Graduation held during week 10 of MBPD's Citizens Police Academy -, Myrtle Beach/Florence SC, Weather

Graduation held during week 10 of MBPD's Citizens Police Academy

MBPD Chief Warren Gall and WMBF News Reporter Katrina Helmer MBPD Chief Warren Gall and WMBF News Reporter Katrina Helmer

MYRTLE BEACH, SC (WMBF) – The 30th Session for the Myrtle Beach Citizens Police Academy held its graduation ceremony on Monday night.

Each of the 24 graduates had to attend eight of the ten classes and complete 15 to 20 hours of ride-along time with police officers. During the ceremony, each student received a diploma. Graduating from this class does not give the citizens any real policing power. The academy is designed to give an unfiltered look at the police department.

Myrtle Beach Police Chief Warren Gall addressed the class about the importance of sharing what the students have learned during their experience. And he encouraged each person to stay involved in the community after graduation.

“We've had 30 classes,” says Chief Gall. “You average that out, we've probably touched 600 graduates. And if we've touched their family and friends as well, if they've gone out and talked about it, we've probably reached double or triple that. Those are eyes and ears out there in the community that we need."

From the classroom demonstrations to the ride-alongs, each person had a different experience and new-found perspective of police officers and the city.

"You got to spend time with the officers and get to know them,” says Lisa Bowes, who was the class speaker. “The first officer I rode with was also the last officer I rode with. The level of maturity and the sense of giving back to the community that he exemplified made all the difference in the world to me."

Now many graduates are looking at how they can invest back in the city. Some will volunteer to help man barricades and direct visitors during city events. Many will get involved with the Citizens Police Academy Alumni Association. That group does a lot to provide meals for police officers during the holidays. In fact, the 30th Session collected $270 to donate to this year’s holiday meals.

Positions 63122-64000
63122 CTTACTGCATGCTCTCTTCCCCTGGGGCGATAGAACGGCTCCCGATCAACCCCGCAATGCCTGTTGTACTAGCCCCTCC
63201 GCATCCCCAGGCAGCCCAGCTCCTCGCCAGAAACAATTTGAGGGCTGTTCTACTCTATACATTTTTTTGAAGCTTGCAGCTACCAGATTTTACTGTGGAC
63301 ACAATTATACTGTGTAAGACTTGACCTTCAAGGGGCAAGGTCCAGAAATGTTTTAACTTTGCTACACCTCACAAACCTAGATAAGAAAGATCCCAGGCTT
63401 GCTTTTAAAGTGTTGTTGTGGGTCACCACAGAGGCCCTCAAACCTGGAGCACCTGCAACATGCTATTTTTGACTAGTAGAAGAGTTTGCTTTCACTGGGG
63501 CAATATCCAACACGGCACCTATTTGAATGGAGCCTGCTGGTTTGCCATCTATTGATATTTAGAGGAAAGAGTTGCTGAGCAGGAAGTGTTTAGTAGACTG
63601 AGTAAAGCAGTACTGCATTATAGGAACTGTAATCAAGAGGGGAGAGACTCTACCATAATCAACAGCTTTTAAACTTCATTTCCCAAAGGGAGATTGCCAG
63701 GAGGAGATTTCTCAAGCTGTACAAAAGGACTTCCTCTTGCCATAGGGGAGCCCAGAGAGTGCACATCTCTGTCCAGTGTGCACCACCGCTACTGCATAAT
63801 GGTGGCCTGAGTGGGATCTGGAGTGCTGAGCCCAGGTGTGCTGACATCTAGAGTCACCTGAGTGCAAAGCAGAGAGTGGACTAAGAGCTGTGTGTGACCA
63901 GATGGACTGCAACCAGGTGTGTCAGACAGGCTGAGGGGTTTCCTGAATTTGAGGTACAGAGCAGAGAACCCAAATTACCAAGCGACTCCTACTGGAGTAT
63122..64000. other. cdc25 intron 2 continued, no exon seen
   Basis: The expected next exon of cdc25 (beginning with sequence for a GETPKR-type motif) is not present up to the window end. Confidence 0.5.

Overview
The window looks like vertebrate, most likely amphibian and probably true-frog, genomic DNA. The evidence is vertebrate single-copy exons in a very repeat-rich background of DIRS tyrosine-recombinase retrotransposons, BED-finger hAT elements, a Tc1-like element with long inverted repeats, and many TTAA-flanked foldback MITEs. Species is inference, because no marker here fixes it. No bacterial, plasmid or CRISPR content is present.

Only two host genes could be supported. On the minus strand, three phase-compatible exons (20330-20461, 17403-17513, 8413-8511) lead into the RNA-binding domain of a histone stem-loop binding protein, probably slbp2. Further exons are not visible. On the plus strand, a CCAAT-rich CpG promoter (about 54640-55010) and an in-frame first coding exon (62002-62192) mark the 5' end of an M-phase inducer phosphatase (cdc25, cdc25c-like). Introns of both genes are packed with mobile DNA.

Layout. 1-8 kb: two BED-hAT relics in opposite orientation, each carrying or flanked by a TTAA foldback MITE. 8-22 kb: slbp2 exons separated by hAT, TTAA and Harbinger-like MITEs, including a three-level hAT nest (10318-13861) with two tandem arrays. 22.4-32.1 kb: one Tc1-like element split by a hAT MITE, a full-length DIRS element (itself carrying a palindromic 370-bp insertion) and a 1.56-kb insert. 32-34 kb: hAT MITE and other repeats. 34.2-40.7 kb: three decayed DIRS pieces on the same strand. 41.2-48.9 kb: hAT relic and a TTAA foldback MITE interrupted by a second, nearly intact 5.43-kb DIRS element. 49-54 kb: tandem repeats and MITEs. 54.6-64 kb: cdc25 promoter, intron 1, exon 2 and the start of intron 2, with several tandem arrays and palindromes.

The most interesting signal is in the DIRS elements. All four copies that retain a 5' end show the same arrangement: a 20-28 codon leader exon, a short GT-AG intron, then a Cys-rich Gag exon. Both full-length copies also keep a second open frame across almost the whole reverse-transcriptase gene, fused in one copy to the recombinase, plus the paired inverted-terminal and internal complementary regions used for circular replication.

One graduate, Gregory Mitchell II, lives in Myrtle Beach but works for the Georgetown County Juvenile Justice Department. Both of his parents graduated from the Citizens Police Academy in different classes before him. Mitchell says the academy is making a big impact on his job.

"It gives me more insight working with my juveniles,” says Mitchell. “To let them know that police officers are not just out here to pinpoint you out. They're here to protect and serve. And it's helped me out explaining to them officers are just like you and I. They have a job to protect us."

Chief Gall says the bottom line is that keeping the city safe is a two-way street.

"Those are eyes and ears out there in the community that we need to help us,” says Chief Gall. “Because we don't have enough on the streets. The county doesn't have enough on the streets. If we can get people to talk amongst themselves, to participate in community watch programs, to participate in events, call police and let us know what they're seeing. It's a force multiplier and that's what we're after."

If you're interested in joining the next academy, it is expected to start up in late January. That means application forms will be available starting sometime in December.

You can view all of Katrina's previous reports from the Citizens Police Academy below:

Citizens Police Academy begins in Myrtle Beach

Students learn about crime prevention resources in MBPD's Citizens Police Academy

Citizens Police Academy focuses on gang unit

DUI laws discussed during week 6 of Citizens Police Academy

Citizens learn about lethal, less-lethal tools at Police Academy

Citizens Police Academy learns about important K-9 Unit

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